During that time he is provided shelter and food but NO MONEY by any means.

    Why? It makes no sense. All welfare dependents are paid in cash benefits, because it’s an efficient means of taking care of an individuals unique living expenses, and yet you would try to deny it to a class of individuals with no justification whatsoever, except some basic sense of resentment that they don’t deserve it. And you claim you do not resent asylum seekers?

    There is no right or wrong answers here, because they are just individual opinions.

    🙂 now you are joking, yes? So one opinion is just as good as any other, and there is no morality, no moral consequences to any of the decisions or system of rights that is put in place? Just close your eyes and it doesn’t exist, eh!

    …you like to share everything with everyone

    Don’t be a prick, tp1. Is this the only way you can deflect criticism of your ludicrous ideas, by misrepresenting mine? This is your response to someone that challenges you about your lack of any kind of developed moral sense, to say that we want to give everything to everyone? You are a joke and hardly worth discussing with.

  36. tp1

    Mark, you can’t expect that every person who has good morale should be ready bring every person in the world in Finland and give money to everyone who crosses the border. That has nothing to do with moral, but more with common sense.

    When person comes and seeks an asylum, we can’t at that point know if he even needs an asylum. Good example was already mentioned above about the romanians, who were only abusing the system.

    This means that when asylum seeker enters Finland, we can’t know if he actually is anything different from a tourist.

    • Mark

      tp1

      Mark, you can’t expect that every person who has good morale should be ready bring every person in the world in Finland and give money to everyone who crosses the border. That has nothing to do with moral, but more with common sense.

      Gosh, here you go again, representing other people’s opinions in the form of absolutes just to try to strengthen your argument. Let’s strip them out and see what is being said:

      Mark, you can’t expect that people with good morals should be ready to let some people into Finland and to give some money to a portion of those that cross the border. That has nothing to do with moral, but more with common sense.

      See how much more reasonable it sounds when you’ve stripped out the unnecessary absolutes? The point is that some people coming to Finland do not need support. I did not need it – I’m a net contributor to Finland’s economy. Other do, on humanitarian grounds. It’s not an open door and it doesn’t have to be.

      When person comes and seeks an asylum, we can’t at that point know if he even needs an asylum. Good example was already mentioned above about the romanians, who were only abusing the system.

      I think in the big scheme of things that Roma have received a lot more abuse than they have been guilty of. Also, it’s actually unclear why the Romanians came to Finland and what they hope to gain by being here. Maybe it is better than Romania. However, removing the rights of ordinary asylum seekers simply because Europe as a whole has a problem integrating Roma into its society doesn’t make sense. It doesn’t solve the Roma problem and it makes the asylum problems worse.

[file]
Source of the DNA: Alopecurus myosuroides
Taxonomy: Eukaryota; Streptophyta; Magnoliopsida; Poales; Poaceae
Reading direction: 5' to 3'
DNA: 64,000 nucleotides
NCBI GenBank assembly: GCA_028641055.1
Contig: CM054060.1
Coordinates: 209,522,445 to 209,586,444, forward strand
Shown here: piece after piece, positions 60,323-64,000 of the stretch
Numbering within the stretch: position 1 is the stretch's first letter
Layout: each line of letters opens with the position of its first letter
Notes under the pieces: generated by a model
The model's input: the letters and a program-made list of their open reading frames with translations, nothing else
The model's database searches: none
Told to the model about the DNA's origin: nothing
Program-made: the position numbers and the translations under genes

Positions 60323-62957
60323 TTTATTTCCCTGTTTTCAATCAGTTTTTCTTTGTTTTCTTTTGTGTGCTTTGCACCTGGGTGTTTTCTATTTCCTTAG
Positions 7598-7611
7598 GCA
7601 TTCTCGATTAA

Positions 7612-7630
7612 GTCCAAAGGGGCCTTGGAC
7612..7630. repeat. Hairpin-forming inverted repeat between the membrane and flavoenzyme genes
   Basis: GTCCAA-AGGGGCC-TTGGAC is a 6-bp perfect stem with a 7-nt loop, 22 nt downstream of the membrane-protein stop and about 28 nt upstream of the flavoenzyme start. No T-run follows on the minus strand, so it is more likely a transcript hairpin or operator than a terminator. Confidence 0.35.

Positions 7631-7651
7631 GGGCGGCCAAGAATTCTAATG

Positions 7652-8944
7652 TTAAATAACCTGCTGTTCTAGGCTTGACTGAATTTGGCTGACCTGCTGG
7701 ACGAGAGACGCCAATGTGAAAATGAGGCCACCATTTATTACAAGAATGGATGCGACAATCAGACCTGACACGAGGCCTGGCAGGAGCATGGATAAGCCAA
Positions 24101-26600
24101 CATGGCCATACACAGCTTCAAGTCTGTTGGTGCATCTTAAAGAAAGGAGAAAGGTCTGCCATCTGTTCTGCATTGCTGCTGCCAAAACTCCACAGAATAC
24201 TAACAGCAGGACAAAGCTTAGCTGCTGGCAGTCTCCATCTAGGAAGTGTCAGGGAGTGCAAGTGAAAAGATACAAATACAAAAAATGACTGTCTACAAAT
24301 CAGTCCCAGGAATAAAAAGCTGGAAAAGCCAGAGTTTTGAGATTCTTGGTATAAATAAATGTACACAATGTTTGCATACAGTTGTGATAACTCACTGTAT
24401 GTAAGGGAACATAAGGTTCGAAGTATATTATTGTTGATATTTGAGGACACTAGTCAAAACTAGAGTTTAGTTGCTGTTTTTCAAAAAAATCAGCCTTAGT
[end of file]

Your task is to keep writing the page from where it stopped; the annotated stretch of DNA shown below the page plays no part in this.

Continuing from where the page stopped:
This means that when asylum seeker enters Finland, we can’t know if he actually is anything different from a tourist.

      Well, let’s see – a tourist has a ticket home, does not claim asylum and does not suggest that they are fleeing persecution. How much clearer does it need to be before you accept they have nothing in common?

      I find it highly offensive that you continue to associate asylum seekers with tourists. It’s a cheap shot, tp1!

  37. tp1

    Gosh, here you go again, representing other people’s opinions in the form of absolutes just to try to strengthen your argument. Let’s strip them out and see what is being said:

    Seriously, can’t you see what I write at all? If I say “not everyone”, it basically means same as “some of”. BUT why I need to use “not everyone” is to emphasise the counter argument to you, who made the claim that everyone with good morale must think like you do. It’s all up to context.

    I find it highly offensive that you continue to associate asylum seekers with tourists. It’s a cheap shot, tp1!

    Do you do that on purpose? If someone compares 2 things and finds some similarities, it in no way means that these 2 things are same.

    By comparing asylum seekers and tourists I have concentrated on certain issues which are similar: Crossing our border with their own will, without any real reason for asylum.

    Until the application is handled, we have no way to be sure if the asylum seeker falls in above category or not. And if the investigations shows that asylum seeker has no grounds to get asylum, then he actually falls in to that same category as tourist.

    It was you who made the misinterpretation that I would say that ALL asylum seekers are like tourists.